House Democratic leaders shut down debate and amendments late Tuesday night on the first regular spending bill of the year, prompting outrage from Republicans and talk of massive retaliation.
After Republicans refused to agree to a timetable for the Commerce-Justice-Science appropriations bill and insisted on debating a GOP amendment that Democrats had agreed to accept, Democrats curtailed the debate. They eventually went to the Rules Committee for an emergency meeting that ended near 2 a.m. with a new rule that drastically reduced the number of amendments that would be allowed.
I wonder if there isnt more freedom on the streets of Tehran right now than we are seeing here, ripped Rep. David Dreier (R-Calif.), the ranking Republican on the Rules Committee, to Appropriations Chairman David Obey (D-Wis.) at the raucous hearing.
Rules for appropriations bills have historically been open and provide a rare opportunity for the minority to challenge spending or policies contained in the bills.
House Minority Leader John Boehner (R-Ohio) told Members at a meeting Wednesday to discuss the issue that he wants them to force two votes for every amendment, according to two GOP sources in the room. That tactic, employed by Republicans previously, could cause havoc for Democratic plans to move bills in the coming weeks, and Democratic leaders were huddling to figure out what to do.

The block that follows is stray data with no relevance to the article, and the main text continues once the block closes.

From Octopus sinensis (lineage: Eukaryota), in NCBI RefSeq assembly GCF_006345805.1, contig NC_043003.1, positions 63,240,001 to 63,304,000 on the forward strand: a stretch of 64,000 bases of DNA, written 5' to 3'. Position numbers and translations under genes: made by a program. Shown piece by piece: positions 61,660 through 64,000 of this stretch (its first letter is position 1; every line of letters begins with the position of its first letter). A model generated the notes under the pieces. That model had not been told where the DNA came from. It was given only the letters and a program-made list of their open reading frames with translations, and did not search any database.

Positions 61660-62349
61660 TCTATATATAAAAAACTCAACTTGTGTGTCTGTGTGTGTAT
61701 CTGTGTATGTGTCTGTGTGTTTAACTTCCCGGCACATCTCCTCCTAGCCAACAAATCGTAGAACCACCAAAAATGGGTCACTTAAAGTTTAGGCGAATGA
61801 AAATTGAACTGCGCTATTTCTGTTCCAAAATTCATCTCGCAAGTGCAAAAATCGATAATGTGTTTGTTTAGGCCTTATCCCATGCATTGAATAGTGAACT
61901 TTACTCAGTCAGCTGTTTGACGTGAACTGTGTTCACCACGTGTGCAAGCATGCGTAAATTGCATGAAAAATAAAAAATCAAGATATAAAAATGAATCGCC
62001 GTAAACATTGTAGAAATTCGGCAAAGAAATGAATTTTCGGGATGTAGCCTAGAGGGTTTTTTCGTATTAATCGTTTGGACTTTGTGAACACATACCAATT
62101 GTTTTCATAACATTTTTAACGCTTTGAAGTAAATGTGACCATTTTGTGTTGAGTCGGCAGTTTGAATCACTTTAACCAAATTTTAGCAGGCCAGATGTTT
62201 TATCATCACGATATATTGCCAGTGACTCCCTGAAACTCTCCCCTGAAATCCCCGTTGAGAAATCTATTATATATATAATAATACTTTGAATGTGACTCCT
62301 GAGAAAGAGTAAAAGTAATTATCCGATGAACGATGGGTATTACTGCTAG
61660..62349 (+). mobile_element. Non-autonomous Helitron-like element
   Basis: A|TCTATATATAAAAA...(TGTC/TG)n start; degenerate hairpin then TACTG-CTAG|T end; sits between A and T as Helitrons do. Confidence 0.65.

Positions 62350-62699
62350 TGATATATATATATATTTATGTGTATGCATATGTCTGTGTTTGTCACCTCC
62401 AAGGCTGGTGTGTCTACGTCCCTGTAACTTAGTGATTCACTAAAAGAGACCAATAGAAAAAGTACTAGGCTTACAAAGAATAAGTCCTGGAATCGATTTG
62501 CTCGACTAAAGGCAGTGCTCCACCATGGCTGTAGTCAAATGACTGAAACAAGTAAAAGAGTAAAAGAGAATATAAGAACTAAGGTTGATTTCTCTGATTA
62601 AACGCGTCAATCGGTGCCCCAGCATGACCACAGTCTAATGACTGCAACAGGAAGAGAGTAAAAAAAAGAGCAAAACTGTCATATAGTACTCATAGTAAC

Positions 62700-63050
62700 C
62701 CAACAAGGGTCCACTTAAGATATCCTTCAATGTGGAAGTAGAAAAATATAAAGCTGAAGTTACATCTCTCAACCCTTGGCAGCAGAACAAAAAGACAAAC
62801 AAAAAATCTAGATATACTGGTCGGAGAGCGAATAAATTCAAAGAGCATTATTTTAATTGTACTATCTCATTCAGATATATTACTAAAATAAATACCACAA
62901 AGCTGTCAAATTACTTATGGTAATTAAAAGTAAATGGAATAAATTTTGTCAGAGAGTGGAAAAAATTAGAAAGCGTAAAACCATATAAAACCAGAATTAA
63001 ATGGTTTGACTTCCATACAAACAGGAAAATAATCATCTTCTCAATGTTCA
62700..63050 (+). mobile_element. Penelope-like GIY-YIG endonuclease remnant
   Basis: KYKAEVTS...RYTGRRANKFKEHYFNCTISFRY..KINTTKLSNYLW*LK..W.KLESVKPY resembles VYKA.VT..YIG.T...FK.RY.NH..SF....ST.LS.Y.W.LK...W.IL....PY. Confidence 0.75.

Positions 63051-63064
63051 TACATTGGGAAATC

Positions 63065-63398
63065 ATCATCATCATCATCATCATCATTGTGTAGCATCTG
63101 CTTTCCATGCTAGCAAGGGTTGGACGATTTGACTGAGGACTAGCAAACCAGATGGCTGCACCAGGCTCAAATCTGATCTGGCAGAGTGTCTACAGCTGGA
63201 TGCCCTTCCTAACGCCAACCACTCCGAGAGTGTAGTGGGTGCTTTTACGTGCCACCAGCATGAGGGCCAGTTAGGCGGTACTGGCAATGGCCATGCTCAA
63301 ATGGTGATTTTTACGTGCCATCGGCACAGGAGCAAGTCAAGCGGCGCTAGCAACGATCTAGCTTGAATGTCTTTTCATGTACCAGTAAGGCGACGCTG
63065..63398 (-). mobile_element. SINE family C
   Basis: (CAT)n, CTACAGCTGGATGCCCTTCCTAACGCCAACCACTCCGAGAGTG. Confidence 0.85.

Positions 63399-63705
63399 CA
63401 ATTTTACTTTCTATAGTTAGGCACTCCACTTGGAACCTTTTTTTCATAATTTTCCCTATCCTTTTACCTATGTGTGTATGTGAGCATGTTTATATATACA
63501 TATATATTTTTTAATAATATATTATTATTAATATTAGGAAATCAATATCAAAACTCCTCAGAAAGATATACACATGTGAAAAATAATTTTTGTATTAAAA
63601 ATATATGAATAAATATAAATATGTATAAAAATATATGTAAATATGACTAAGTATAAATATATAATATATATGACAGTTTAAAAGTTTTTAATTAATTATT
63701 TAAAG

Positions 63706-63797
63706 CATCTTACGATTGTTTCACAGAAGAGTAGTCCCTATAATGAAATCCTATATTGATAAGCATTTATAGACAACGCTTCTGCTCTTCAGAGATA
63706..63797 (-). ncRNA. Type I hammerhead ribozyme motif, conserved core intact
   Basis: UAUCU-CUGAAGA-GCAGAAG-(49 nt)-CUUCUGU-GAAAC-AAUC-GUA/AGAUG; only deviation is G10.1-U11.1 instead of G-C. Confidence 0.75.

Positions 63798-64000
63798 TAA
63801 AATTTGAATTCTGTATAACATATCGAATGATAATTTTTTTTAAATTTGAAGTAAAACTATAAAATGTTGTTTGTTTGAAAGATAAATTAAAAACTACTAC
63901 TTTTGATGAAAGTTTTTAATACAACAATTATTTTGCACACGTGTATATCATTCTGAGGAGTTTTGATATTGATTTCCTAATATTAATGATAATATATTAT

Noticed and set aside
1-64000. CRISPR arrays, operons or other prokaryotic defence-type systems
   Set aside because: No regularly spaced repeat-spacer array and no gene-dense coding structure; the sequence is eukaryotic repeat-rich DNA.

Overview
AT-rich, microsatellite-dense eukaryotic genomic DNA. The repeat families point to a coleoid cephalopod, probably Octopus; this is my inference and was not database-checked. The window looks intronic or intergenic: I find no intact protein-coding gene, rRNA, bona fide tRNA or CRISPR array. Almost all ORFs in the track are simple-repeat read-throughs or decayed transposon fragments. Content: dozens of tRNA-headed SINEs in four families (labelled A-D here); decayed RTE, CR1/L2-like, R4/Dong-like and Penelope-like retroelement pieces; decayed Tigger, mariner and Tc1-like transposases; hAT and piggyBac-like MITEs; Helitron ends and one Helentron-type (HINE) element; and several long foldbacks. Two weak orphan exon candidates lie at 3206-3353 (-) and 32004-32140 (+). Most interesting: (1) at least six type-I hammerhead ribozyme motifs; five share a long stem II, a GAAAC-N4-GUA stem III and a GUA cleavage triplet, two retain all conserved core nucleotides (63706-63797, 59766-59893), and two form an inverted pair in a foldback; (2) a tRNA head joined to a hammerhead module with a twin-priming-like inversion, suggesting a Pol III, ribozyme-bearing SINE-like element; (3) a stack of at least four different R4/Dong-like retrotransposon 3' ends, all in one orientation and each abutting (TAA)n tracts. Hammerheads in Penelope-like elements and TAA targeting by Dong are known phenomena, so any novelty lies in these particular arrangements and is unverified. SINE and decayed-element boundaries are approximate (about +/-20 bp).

Boehner declined at a press conference to elaborate on what tactics Republicans might use.
Obey, meanwhile, threatened during the Rules meeting that if he cant get his bills done by Aug. 1 he will bring up an omnibus appropriations package after the August recess.
If we dont make certain concessions to the calendar, we are simply guaranteeing that we will have an omnibus situation, he said.
Rep. Virginia Foxx (R-N.C.) retorted, If you thought that was so important [to get all 12 appropriations bills done by August], why are you spending every Monday night voting on post offices?
House Majority Leader Steny Hoyer (D-Md.) argued that Democratic leaders had tried to come to an agreement with Republicans to keep consideration of the Commerce-Justice-Science bill to a reasonable amount of time.
But since GOP leaders refused, Hoyer said, Democrats needed to act to prevent sprawling debate from swamping a crowded House calendar and resulting in an omnibus later this year.
We do not think thats unreasonable and we dont think its unfair, he said Tuesday night in a colloquy with Minority Whip Eric Cantor (R-Va.).
But Cantor charged that Democrats were jumping to conclusions about Republican intentions by cutting off amendments after 22 minutes of debate.
How is it that we can expect good faith debate? Cantor asked.
The outrage was swift.
Repression, arrogance, and tyranny live in the House of Representatives, said Republican Study Committee Chairman Tom Price (Ga.). As they rush, in typical fashion, to pass the largest set of spending bills in history, House Democrats have dishonored the body by shutting out those who question their willingness to bury future generations in debt.
To our credit, for a dozen years we took on all comers on appropriations bills, said Rep. Roy Blunt (R-Mo.), who had stints as Majority Leader and Majority Whip.
Cantors office released a timeline of the evenings events, noting only 33 amendments were made in order, including nine Democratic amendments, of the 127 that were originally slated for consideration.
Rep. Bill Cassidy has his blood drawn by Alesha Barbour during a free hepatitis screening in the Rayburn House Office Building hosted by the Congressional Viral Hepatitis Caucus to recognize "National Viral Hepatitis Testing Day."
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